I have to admit that in the past couple of weeks I have become a closet poster on a screenwriting site called Zhura.com. The site is for writers who are looking for feedback and words of advice on their writing endeavors. I am currently in writing limbo, having finished a draft of one script and not sure what to tackle for my next, so I've been alleviating the writer's block by reading other work and posting what I hope is constructive criticism.

The site has its benefits as a sort of new writers support group, but... There are enough opinionated and confrontational posts among members to remind me of my blogging reservations.

Anyway, I think I'm a little off topic. This post is supposed to reflect on the readings for the week, and our own experiences with reference librarians. I'm one of those people who has wandered the library for hours, digging for information longer than I think I should without the help of a reference librarian.  I'm not apt to readily seek out the help of a reference librarian for several reasons:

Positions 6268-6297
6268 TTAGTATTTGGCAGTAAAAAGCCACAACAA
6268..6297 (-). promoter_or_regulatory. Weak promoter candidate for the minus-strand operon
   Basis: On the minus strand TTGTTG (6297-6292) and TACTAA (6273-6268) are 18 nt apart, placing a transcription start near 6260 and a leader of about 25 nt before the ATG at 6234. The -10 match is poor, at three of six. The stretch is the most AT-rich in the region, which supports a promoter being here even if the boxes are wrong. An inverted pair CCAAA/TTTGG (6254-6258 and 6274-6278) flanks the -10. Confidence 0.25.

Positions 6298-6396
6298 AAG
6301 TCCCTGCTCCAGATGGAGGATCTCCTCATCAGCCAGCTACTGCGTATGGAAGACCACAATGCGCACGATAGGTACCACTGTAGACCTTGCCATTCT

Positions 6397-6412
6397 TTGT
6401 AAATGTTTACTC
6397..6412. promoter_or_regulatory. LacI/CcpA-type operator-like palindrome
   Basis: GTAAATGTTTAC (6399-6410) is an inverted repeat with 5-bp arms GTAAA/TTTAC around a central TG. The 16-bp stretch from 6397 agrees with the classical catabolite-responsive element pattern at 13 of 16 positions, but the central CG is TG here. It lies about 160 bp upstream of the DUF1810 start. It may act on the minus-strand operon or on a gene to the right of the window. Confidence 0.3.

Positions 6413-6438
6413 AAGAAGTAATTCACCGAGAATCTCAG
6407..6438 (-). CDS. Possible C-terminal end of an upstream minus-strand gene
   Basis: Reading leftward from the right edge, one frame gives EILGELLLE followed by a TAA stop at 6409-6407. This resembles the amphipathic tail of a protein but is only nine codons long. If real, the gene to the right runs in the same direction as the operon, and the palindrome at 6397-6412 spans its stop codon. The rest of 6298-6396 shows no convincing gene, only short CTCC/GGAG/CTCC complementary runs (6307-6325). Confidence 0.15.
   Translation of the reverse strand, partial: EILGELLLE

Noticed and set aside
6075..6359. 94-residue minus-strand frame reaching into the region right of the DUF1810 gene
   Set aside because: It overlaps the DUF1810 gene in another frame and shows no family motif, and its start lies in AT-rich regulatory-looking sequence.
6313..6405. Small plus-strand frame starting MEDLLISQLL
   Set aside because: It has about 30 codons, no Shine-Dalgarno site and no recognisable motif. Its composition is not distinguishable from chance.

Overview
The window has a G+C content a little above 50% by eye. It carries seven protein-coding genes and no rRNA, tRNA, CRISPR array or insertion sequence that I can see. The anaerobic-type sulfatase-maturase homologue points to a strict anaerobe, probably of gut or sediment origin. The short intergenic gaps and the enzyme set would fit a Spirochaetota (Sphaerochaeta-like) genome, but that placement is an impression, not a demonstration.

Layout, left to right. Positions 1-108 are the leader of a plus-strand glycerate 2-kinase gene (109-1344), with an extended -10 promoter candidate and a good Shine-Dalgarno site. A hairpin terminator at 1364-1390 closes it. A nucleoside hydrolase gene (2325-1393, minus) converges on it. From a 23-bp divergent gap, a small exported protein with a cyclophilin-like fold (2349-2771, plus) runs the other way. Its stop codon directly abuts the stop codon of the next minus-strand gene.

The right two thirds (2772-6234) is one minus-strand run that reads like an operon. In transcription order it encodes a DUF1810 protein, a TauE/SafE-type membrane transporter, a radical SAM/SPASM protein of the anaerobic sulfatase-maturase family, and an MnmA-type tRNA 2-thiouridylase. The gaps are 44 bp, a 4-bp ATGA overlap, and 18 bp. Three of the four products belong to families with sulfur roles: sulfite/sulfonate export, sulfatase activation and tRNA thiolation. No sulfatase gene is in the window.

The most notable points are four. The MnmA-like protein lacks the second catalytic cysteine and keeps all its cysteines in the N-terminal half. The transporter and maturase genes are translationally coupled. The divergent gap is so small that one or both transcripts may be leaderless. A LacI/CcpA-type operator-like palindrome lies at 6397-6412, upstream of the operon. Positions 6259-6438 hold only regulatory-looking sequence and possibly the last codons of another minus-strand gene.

A - there's no one at the help desk.
B- there's people at a desk, but I'm not sure if it's the help desk.
C- the person at the help desk doesn't seem to see me.
D- I don't know how to explain the information I'm looking for.

I also think that some librarians see me using the online catalog somewhat efficiently (because I will go straight to the catalog if I can find it), and therefore assume I don't need help. To some degree, I understand this - helping the people who ask first may be a way to prioritize the work load. But, if I were a reference librarian, I think (hope) I might understand this aspect of patron frustration and therefore make myself more available.

I like the ideals of the reference interview, and hope one day that I would be able to put it into good practice.